“I am delighted to welcome HeartFlow to The Board Challenge,” said Sheryl Hilliard Tucker, executive director of The Board Challenge. “We are always looking for new companies willing to step up and take tangible action to diversify their boards, and make a difference in the overall makeup of U.S. boardrooms.”

HeartFlow joins a roster of Pledge Partner companies committed to diversifying their boards, including Quickbase, Accolade and PagerDuty. To date, 15 of the initiative’s Pledge Partners have elected a total of 17 new Black directors. The Board Challenge has 75+ Partners and Supporters in total working across industries to make board diversity a business imperative.

“We believe HeartFlow’s non-invasive, artificial intelligence-enabled solution can transform and democratize cardiovascular care by providing physicians with the information they need to make precise diagnoses and optimize treatment for their patients,” said John H. Stevens, MD, President, CEO and Co-Founder, HeartFlow. “We look forward to working with The Board Challenge to identify a Black director who can help us accomplish our mission of making HeartFlow accessible to more patients and providers.”

The Board Challenge invites all public and private U.S. companies to join the movement. Companies without a Black director can take the pledge and leverage our resources and network to assist in their search, while companies that have at least one Black director can sign on as Charter Partners and connect other organizations to The Board Challenge.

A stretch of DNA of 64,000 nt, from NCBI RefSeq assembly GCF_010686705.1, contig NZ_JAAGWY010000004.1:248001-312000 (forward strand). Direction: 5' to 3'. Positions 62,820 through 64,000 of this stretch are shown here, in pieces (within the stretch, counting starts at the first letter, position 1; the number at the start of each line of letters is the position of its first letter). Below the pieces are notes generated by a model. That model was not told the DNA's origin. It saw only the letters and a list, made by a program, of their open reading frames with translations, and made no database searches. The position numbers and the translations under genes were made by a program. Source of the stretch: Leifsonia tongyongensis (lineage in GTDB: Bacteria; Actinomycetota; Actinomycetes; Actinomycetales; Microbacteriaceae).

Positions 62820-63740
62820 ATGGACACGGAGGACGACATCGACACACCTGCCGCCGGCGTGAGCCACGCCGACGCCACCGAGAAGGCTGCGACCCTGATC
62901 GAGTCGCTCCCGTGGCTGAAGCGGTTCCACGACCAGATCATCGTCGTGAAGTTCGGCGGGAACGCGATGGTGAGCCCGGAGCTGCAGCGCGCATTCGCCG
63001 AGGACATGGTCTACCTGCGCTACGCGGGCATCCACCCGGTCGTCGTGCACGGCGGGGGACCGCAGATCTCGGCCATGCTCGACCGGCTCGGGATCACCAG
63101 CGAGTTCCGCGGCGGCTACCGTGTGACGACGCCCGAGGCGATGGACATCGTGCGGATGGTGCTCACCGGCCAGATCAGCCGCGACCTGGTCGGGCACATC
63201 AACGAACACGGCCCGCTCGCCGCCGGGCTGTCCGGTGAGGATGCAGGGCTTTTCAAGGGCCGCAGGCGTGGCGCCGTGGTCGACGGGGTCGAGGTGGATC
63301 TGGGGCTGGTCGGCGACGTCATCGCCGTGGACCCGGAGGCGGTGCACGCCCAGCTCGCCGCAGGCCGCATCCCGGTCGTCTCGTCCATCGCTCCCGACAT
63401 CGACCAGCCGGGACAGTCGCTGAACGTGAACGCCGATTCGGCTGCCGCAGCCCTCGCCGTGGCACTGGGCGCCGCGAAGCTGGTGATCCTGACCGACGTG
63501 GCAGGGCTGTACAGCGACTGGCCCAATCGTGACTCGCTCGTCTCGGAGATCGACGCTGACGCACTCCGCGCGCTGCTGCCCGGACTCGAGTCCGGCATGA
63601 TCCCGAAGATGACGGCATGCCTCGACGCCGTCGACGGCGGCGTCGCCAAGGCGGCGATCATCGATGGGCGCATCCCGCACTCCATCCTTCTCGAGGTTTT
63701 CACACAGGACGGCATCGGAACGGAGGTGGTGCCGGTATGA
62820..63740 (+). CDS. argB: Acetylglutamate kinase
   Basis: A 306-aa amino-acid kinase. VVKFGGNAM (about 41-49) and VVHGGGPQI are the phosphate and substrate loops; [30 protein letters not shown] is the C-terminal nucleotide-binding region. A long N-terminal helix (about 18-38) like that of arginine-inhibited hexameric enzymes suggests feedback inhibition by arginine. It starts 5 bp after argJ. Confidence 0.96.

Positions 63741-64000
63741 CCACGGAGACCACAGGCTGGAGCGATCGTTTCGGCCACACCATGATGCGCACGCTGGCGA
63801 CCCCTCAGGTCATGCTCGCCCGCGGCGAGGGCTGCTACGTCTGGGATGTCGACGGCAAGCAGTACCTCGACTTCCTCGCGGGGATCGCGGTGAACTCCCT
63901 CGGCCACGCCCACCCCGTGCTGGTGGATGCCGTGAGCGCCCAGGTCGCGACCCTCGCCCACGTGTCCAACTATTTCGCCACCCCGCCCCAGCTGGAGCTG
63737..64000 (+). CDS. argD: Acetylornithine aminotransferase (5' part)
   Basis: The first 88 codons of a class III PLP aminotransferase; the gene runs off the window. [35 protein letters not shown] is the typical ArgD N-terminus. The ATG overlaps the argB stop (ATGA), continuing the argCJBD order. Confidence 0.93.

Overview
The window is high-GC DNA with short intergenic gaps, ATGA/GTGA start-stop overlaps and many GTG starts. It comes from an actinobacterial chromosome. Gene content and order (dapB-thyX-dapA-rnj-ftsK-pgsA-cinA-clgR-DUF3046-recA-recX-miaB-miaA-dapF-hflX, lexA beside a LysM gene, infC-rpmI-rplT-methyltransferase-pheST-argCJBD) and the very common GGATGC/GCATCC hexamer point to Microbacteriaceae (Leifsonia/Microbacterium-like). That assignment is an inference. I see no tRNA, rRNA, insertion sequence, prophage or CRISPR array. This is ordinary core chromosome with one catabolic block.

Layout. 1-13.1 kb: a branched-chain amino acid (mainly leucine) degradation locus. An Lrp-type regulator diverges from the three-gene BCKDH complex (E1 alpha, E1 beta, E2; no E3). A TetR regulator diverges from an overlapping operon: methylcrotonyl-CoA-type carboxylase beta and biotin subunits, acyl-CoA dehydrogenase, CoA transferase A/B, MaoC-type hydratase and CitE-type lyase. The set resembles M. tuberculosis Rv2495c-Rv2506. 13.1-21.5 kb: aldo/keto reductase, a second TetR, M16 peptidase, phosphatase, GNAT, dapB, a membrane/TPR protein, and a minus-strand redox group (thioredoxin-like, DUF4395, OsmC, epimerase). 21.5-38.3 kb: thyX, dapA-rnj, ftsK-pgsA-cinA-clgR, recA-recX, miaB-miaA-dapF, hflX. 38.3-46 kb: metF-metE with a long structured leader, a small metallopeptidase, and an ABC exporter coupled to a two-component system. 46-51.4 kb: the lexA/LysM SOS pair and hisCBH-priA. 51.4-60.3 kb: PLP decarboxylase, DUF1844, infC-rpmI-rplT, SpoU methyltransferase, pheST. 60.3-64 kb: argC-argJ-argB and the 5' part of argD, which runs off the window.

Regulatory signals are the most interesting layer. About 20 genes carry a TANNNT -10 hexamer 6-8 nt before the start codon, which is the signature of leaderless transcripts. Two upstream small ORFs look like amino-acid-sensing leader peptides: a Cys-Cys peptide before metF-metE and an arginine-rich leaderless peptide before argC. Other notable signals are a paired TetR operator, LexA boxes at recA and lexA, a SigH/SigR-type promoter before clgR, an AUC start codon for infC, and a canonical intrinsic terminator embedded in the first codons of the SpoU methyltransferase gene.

For more information and to take the pledge or express your support, reach out to join@theboardchallenge.org.

About HeartFlow

HeartFlow is the leader in revolutionizing precision heart care, uniquely combining human ingenuity with advanced technology. HeartFlow’s non-invasive HeartFlow FFRCT Analysis leverages artificial intelligence to create a personalized three-dimensional model of the heart. By using this model, clinicians can better evaluate the impact a blockage has on blood flow and determine the best treatment for patients. HeartFlow’s technology is reflective of our Silicon Valley roots and incorporates over two decades of scientific evidence with the latest advances in artificial intelligence. For more information, visit www.heartflow.com.

About The Board Challenge

The Board Challenge is a movement to increase representation and accelerate progress for Black board directors at public and private U.S. companies. The initiative was founded in September 2020 by Brad Gerstner (CEO, Altimeter Capital), Sukhinder Singh Cassidy (Founder and Chair, theBoardlist) and Guy Primus (CEO, Valence Community). Companies that take the pledge commit to adding at least one Black director to their board within 12 months, and can leverage resources from theBoardlist and Valence to enhance the search process, including a free, custom slate of top candidates.

For media inquiries, contact:
The Board Challenge


Headshot of Trevon James, Research Fellow, The Board Challenge.

Black Directors on Why Board Diversity in Tech is Critical

By Trevon James, Research Fellow, The Board Challenge

July 30, 2021

The Board Challenge recently hosted a Clubhouse chat with two tech boardroom insiders to share their perspective on the importance of diverse boards. Our last conversation aimed to dispel the pipeline myth around a lack of Black corporate board-ready talent.